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County service unravels VA benefits for veterans

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Guy Higgins listens as Teresa Ball of Pitt County Veterans Services presents “Unraveling the Myths About Veteran Benefits" at Pitt County Senior Center on April 17, 2017.

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Michael Abramowitz
The Daily Reflector

Thursday, April 20, 2017

Navigating the Veterans Administration process for benefits and services can be more challenging than the military service code for many veterans, especially older retired people.

Teresa Ball, who directs the Pitt County Veterans Service Agency, has encountered and guided veterans through the process for more than 20 years. If Ball doesn’t have the answers to any unusual questions or needs, she knows where to find them.

Ball responded to a request from the Pitt County Council on Aging and fielded a wide range of questions earlier this week from about 35 veterans and their spouses, discussing some of the services and benefits available for qualified veterans. Many in the audience were older than 65 and seeking VA benefits for the first time.

“Most veterans leave the service and enter the workforce young and healthy without a service-connected condition, so they are earning an income and receiving health and other benefits through their employers and don’t need the VA,” Ball said. “When they reach 65 or 70, many are living on Social Security and face the high cost of health insurance and prescriptions, so they begin to seek information about VA assistance.” 

The Veterans Administration separates its benefits for veterans, dependents and survivors into three primary categories of health care, non-health care, and burial and memorial benefits. A commonly sought benefit among young veterans is the Servicemen’s Readjustment Act, commonly known as the GI Bill of Rights. The bill, designed primarily to help servicemembers and eligible veterans cover the costs associated with getting an education or training and assistance with home financing, has several programs, each administered differently, depending on a person's eligibility and duty status, according to VA website information.

Veterans who are disabled, even partially, by injury or disease incurred or aggravated during active military service are eligible to apply for compensation, Ball said. They also might be eligible for varying levels of financial benefits if they have 90 days or more of active military service, one day of which was during an active period of war.

To qualify, the veteran must be totally and permanently disabled for reasons other than willful misconduct or be more than 65 years old, according to the information Ball shared.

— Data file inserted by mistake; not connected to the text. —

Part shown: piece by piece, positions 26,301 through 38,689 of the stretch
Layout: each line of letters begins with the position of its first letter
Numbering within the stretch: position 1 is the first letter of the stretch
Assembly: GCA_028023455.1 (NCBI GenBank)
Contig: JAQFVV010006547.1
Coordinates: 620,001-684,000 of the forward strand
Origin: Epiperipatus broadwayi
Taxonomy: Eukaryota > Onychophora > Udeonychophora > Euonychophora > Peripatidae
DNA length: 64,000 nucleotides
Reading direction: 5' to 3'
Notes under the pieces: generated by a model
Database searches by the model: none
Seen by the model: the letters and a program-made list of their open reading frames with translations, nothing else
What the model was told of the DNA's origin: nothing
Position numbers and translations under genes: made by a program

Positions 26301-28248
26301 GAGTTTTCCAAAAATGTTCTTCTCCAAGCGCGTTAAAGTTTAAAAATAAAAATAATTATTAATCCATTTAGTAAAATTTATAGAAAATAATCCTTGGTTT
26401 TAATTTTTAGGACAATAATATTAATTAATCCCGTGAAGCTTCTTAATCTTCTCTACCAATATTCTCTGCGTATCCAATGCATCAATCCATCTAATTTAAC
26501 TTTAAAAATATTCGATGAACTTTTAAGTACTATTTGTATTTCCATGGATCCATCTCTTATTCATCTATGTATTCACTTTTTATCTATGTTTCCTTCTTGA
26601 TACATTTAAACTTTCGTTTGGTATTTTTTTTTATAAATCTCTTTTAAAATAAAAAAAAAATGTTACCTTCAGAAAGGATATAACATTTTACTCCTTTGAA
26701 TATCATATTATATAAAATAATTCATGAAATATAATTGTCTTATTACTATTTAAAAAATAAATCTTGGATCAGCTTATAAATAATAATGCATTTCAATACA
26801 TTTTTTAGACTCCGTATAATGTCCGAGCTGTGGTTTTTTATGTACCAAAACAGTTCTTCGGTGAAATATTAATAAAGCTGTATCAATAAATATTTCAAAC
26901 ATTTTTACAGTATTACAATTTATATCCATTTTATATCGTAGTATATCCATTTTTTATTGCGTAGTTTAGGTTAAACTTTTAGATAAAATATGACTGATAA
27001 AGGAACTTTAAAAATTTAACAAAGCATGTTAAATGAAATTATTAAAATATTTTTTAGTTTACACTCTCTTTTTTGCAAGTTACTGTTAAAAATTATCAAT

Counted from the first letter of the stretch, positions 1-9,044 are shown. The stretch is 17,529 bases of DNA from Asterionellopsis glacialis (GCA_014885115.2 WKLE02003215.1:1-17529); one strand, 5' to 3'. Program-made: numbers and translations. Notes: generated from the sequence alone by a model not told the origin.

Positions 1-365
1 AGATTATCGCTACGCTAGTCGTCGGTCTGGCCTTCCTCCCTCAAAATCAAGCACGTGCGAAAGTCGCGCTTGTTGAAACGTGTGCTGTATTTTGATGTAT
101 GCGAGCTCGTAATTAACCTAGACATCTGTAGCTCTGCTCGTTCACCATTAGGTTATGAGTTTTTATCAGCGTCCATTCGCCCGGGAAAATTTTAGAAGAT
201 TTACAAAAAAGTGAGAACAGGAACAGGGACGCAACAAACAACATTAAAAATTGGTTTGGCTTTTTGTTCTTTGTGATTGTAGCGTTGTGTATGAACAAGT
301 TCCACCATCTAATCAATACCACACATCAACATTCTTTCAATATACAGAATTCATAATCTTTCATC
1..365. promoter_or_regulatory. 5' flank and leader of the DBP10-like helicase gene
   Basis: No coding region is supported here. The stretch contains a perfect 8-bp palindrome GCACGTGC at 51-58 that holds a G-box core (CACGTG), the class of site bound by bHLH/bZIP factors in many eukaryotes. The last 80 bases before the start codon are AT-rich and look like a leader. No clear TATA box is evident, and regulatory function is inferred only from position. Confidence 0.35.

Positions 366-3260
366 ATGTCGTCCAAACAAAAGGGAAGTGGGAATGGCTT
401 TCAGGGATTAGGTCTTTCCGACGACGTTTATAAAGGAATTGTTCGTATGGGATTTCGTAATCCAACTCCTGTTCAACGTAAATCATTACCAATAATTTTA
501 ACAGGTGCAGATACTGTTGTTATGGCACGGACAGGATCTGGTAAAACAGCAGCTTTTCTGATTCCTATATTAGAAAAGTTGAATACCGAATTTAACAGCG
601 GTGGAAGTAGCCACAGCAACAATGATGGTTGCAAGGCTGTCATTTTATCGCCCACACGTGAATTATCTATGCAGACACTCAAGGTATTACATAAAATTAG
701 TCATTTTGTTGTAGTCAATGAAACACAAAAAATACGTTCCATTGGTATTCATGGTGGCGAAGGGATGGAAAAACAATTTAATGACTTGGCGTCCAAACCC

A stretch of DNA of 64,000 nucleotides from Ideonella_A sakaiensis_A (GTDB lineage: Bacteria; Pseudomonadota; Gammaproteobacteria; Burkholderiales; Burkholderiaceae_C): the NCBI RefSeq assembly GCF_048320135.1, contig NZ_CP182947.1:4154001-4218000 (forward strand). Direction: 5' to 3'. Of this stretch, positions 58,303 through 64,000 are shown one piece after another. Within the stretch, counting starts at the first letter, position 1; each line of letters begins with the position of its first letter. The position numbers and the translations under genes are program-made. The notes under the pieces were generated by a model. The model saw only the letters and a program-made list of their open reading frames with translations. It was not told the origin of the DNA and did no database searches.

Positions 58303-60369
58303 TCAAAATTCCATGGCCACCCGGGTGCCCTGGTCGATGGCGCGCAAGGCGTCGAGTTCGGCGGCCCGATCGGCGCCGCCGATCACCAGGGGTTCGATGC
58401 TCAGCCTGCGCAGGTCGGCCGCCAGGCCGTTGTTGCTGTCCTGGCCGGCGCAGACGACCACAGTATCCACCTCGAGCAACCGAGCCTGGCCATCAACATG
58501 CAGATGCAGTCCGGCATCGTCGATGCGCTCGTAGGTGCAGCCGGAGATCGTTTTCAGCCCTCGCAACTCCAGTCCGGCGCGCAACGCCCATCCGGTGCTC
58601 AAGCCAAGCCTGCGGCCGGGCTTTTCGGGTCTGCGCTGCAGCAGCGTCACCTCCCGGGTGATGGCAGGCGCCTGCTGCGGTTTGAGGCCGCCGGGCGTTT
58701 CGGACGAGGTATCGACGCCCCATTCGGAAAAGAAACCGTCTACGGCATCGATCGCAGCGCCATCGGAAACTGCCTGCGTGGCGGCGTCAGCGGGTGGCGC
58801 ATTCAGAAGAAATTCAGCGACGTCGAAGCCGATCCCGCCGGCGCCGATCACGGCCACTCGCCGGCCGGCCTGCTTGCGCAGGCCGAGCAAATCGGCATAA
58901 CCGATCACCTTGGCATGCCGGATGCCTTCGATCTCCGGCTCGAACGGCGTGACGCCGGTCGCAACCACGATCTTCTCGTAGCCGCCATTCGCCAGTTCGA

Benefits, including pension allotments for surviving spouses of veterans with wartime service, also were discussed. Other topics included nursing home care, assisted living care, home loans, burial benefits and health care at Veterans Administration provider facilities. Some veterans asked about benefits for veterans exposed to Agent Orange, a chemical defoliant used in Korea and Vietnam. Another common subject Ball hears questions about is hearing loss.

Tony Gallardo, 53, of Ayden served with the U.S. Marine Corps at Cherry Point Marine Air Station, where he worked on jet engines.

“Working around jet engines my whole career, I know I have hearing problems, and I know I need a test, maybe hearing aids,” Gallardo said. “I never thought about it much until friends told me I need to get established with the VA. I also just want to learn today about what’s generally available.”

The first priority for any veteran who wishes to pursue veterans’ benefits is to secure an original copy of military discharge papers, known as Form DD-214, Ball told the attendees. The form is the gateway to all eligible benefits.

“It’s important to make sure your loved ones know what this form is and where it is kept, so eligible death benefits can be provided,” she said. “One good idea is to take the form to the County Register of Deeds and have it registered there, in case your copy is lost.” 

Guy Higgins, 67, of Farmville is a retired Navy sailor who saw information about Ball’s meeting in The Daily Reflector and decided to explore his options.

“My wife told me I must be eligible for some benefits and ought to find out,” Higgins said. “You can’t get anything if you don’t ask. I think the folks who put on workshops like this deserve lots of credit. Life hasn’t been as good to some veterans as it has been to me.”

For information or consultation about veterans benefits, Pitt County residents can call Teresa Ball at the Pitt County Veterans Service Agency at 902-3092. More information about benefits and services also is available online at www.benefits.va.gov.

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